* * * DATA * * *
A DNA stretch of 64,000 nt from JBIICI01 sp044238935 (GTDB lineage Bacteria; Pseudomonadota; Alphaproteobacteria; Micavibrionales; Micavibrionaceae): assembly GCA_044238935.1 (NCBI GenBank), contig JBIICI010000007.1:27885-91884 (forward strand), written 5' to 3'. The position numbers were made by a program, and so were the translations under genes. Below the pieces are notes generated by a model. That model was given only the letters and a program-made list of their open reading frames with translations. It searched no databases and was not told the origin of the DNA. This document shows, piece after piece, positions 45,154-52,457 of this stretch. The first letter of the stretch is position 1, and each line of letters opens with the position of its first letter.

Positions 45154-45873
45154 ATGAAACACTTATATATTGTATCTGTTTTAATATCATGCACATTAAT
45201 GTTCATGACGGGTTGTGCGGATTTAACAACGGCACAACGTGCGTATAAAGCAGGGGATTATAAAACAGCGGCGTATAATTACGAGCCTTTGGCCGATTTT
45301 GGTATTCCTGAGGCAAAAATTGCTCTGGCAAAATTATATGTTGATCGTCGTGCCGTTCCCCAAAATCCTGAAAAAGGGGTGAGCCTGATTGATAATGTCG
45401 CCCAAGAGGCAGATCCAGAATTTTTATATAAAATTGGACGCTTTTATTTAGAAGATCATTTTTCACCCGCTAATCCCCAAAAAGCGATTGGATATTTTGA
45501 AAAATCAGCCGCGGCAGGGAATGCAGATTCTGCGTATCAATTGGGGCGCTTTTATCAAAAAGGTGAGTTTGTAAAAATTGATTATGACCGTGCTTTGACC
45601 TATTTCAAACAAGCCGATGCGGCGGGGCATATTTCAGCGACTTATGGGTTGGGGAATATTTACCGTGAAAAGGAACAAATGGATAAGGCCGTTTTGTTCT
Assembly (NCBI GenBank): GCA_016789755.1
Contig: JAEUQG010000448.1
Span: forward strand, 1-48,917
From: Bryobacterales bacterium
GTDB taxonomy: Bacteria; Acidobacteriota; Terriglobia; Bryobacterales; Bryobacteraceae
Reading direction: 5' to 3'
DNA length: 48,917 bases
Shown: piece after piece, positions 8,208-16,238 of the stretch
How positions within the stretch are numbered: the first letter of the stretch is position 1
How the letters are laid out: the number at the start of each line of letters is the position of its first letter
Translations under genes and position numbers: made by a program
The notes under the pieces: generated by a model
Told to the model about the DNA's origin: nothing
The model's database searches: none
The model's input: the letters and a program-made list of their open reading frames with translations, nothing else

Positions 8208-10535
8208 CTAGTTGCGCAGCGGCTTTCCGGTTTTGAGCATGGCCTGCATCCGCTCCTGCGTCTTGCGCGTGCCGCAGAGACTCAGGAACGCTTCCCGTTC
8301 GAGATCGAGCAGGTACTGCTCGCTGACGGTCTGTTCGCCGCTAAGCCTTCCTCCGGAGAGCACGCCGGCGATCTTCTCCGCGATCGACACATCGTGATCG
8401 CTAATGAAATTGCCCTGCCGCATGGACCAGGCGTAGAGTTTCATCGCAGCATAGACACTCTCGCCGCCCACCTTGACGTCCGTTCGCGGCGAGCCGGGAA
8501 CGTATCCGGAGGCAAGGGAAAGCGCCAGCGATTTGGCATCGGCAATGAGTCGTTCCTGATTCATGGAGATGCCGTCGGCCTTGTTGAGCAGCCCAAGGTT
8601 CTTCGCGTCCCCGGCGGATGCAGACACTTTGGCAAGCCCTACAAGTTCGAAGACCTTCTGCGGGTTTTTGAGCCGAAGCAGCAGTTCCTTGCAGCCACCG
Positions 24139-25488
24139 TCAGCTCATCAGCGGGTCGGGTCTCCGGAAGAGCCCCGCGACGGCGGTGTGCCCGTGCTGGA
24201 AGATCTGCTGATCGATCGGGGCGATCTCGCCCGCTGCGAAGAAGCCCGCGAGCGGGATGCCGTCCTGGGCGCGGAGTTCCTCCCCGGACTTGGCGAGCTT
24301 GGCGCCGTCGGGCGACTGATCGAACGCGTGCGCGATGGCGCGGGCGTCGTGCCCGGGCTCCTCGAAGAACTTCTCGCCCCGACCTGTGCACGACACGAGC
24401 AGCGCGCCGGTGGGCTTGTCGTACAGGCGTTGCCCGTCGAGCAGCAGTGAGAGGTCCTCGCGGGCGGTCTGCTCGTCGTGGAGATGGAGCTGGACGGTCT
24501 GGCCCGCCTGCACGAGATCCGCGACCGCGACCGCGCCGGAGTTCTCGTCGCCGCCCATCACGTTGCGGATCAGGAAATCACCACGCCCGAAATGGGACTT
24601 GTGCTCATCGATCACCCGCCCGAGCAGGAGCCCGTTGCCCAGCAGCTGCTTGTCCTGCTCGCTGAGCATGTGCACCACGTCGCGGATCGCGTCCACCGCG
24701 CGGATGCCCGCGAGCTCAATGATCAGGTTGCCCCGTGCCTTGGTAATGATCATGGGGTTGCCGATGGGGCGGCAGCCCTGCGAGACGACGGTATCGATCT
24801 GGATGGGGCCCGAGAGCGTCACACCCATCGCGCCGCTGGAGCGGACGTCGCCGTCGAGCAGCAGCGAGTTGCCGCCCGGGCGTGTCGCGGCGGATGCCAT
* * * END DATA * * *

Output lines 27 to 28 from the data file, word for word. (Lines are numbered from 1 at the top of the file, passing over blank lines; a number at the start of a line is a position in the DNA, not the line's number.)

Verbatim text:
8401 CTAATGAAATTGCCCTGCCGCATGGACCAGGCGTAGAGTTTCATCGCAGCATAGACACTCTCGCCGCCCACCTTGACGTCCGTTCGCGGCGAGCCGGGAA
8501 CGTATCCGGAGGCAAGGGAAAGCGCCAGCGATTTGGCATCGGCAATGAGTCGTTCCTGATTCATGGAGATGCCGTCGGCCTTGTTGAGCAGCCCAAGGTT